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Hollywood Not Vine: Why Movie Studios Never Really Embraced the 6-Second Video

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Pour out a 40 and loop the video repeatedly until you scroll away for Vine.

Twitter announced last week that it's discontinuing the mobile app, which allowed people to shoot and instantly share short videos, but will maintain the app and website so the content won't disappear forever. You just won't be able to create new video or continue engaging with what's there.

Vine was introduced in 2013 and was purchased by Twitter before it even officially launched. Those were the days before Snapchat, Periscope and Facebook Live, when social video was still very experimental and the app was, at the time, pretty revolutionary. It never really caught on with the mainstream audience, though, eventually becoming a place for a core group of talented and eccentric creators to share funny and sometimes informative videos.

A study from just a few months ago showed over half the app's users who had more than 15,000 followers had abandoned it for other platforms like Snapchat. While there were certainly hints that the future was not bright for Vine, Twitter was still innovating on the app as of just a few months ago, making changes to the time limit of video, which made the shutdown feel somewhat sudden.

Brand publishers had similarly experimented with Vine in the months following its launch, largely as a way to get headlines, though their efforts either tailed off over time or were redirected to working with influencers instead of producing content themselves.

As usual, movie studios were among the first to play around with marketing their movies on Vine, making headlines while doing so. Just two months after the app launched, 20th Century Fox debuted a teaser for the trailer for The Wolverine, Hugh Jackman's second solo outing as the fan-favorite X-Men character. That was notable not just because of the use of the brand-new platform but because "teasers for trailers" wasn't a widespread tactic at that point, though we're all too used to it now.



Unfortunately, Hollywood's approach to Vine was epitomized by that execution. The Vine account for the movie still has just that one video on it. Nothing more for The Wolverine and nothing for Logan, the upcoming third part of the trilogy. While it's hard to find specific examples of which movies did or didn't execute on Vine, it's easy to extrapolate based on how studios have approached their brand accounts.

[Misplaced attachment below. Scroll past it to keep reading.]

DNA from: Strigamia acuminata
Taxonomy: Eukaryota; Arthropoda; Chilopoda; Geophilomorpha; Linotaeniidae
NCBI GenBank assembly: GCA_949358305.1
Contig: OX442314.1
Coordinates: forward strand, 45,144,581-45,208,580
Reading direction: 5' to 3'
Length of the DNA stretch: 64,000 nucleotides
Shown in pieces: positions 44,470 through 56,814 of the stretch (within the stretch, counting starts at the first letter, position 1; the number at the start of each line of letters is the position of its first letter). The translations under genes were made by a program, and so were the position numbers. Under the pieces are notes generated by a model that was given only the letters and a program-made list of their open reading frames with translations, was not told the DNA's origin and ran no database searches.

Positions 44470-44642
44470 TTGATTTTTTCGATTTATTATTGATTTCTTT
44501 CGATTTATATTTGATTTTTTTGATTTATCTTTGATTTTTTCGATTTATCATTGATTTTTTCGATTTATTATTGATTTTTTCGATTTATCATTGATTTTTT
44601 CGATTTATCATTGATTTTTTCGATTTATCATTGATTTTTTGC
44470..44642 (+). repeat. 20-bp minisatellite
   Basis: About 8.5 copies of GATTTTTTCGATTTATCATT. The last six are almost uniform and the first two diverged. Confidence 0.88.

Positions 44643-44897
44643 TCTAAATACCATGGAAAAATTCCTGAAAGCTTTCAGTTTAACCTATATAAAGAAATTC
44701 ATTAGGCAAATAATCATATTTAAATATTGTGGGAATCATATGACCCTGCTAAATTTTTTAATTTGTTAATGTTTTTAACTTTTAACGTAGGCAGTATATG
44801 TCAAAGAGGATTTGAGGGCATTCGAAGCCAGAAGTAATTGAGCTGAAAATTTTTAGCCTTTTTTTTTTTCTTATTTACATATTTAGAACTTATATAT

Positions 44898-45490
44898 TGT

Paramount Pictures: Three total posts, including two in May 2013, when it appears they were going to use it to provide a behind-the-scenes look at the studio. Nothing since a February 2015 video for the latest Spongebob Squarepants movie.

20th Century Fox: Six posts, all from June or July 2015 and almost all from either the red carpet event for the Melissa McCarthy comedy Spy or from Hitman: Agent 47's San Diego Comic-Con activation. 

Warner Bros. Pictures: 21 posts, beginning in February 2014 and actually going all the way up to April of this year, with a video promoting Keanu. A good chunk of these come from December 2015 as director Ron Howard took over the account to promote In The Heart of The Sea.

Sony Pictures: 17 posts and very infrequent. Most recently (April 2015) there were promo videos for the Paul Blart sequel, but before that there were sporadic posts for Hotel Transylvania, Fury and the Annie remake.

MGM: Nothing, but hey, they racked up almost 36,000 followers without doing a single thing.

Universal Pictures: Again, nothing here, but an even more impressive ROI for no effort, accumulating 93,000 followers.

Smaller studios took different and more innovative approaches to the platform. Independent distributor Oscilloscope Laboratories, which not only promoted their David Cross-starring coming It's a Disaster on Vine in 2013 but released the whole movie there in six-second bursts, which is certainly an interesting way to watch an entire feature film. And just a few months ago, the independent movie FML, an independent film starring well-known Vine talent, all about the culture of chasing Likes and Followers, usually in the pursuit of either romance or sponsorship dollars, was released.

Vine's final chapter is one of a lot of potential that was just never tapped. It's also notable that while Twitter as a whole comes under increased fire for the hateful and abusive speech leveled by some of its users toward women and people of color, those are the same groups that found a home in Vine's creative community.

For many brands, it just never fit in well with their overall content marketing mix, requiring too many resources to really make an impression. That potential will now never be fully realized. 


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